Yesterday we spent the morning preparing the sand martin wall at Ibsley Water with the Thursday volunteer gang. We decided to do it earlier this winter before the lake level rises and the need for waders. The holes are actually drain pipes and need to be cleaned out every year and refilled with fresh sand. This cleans out the nest parasites and allows the birds to dig a fresh tunnel, but it does involve quite a bit of work. Each hole has a small render lip that has to be removed, then the old nest is dragged out with the aid of the a wooden rod and metal hook, the remaining sand is rammed to the back of the metre long pipe with a fence post and phase one is complete. Then each hole needs to be filled almost to the end with new sand and a new lip of render made and fitted.
Unfortunately the martin colony has dwindled to just 32 occupied nest pipes this year, the main reason seemingly that many of the birds have moved to a nesting site in a quarry on the other side of the A338. So our task was completed in just a couple of hours. Of course we all are hoping that the martins will return to the Ibsley Water colony in greater numbers next year.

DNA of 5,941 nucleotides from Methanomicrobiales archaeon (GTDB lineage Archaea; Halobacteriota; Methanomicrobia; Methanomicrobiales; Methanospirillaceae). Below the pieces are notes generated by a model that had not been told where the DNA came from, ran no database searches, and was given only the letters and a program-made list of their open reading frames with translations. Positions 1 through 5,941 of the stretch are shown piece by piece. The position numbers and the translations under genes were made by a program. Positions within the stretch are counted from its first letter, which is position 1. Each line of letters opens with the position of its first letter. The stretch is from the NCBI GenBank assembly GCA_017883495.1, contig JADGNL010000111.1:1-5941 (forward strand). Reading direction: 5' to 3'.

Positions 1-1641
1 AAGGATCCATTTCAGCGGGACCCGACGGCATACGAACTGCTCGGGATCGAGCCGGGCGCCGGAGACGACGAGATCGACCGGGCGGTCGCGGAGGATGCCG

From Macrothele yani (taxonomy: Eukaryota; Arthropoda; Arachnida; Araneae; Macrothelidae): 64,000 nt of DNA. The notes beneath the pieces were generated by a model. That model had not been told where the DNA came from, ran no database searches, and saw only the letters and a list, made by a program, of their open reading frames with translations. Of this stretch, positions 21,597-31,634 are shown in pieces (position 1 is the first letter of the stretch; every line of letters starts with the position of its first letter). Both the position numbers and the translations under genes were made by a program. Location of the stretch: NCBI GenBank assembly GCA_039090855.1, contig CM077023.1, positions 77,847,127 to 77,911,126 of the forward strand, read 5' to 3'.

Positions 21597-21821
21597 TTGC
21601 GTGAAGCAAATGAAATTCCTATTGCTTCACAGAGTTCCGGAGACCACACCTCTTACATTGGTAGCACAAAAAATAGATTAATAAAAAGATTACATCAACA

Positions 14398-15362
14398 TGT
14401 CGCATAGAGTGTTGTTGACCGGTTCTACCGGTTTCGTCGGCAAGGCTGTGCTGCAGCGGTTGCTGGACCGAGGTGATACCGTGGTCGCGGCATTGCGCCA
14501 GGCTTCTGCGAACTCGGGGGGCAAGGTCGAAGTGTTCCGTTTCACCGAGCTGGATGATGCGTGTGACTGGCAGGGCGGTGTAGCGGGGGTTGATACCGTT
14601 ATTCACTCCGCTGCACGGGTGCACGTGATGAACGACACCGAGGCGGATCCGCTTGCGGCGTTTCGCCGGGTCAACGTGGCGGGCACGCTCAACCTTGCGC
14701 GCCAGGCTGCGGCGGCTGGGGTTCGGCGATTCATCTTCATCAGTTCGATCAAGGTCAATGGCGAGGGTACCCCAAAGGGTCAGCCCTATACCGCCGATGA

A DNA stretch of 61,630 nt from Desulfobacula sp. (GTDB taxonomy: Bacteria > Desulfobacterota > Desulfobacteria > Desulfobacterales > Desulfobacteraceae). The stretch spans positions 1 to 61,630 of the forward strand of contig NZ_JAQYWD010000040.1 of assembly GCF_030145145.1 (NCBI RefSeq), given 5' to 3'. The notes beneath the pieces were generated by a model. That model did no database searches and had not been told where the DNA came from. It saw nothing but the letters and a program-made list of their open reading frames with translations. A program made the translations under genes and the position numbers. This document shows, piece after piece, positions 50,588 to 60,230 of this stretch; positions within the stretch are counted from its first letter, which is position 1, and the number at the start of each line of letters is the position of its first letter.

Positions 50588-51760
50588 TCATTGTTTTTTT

If has been another good week for birds with the Franklin’s gull again coming into roost on Monday, Tuesday and Thursday. The long-tailed duck has remained and been seen every day on Ibsley Water, and Wednesday we had 3 black-necked grebes again on Ibsley Water. The starling roosts have continued to be impressive with Tuesday being the best day and some great murmurations against the clear skies, this was really pleasing as I had a birdwatching event at Tern Hide with 16 people and everyone left quite pleased with what they had seen. Unfortunately I didn’t have my camera with me, I did the next day but the sight was less impressive against in the overcast conditions.
Also quite an unusual sighting on the reserve is this stock dove that was outside the education centre when I arrived this morning.
We’ve also had a few reports of birdwatchers wondering around Mockbeggar Lake looking for the Franklin’s gull, this lake is not part of the reserve and the lake manager has asked if birdwatchers would please stay out. The gull has not been seen on Mockbeggar lake indeed it’s whereabouts during the day remains unknown.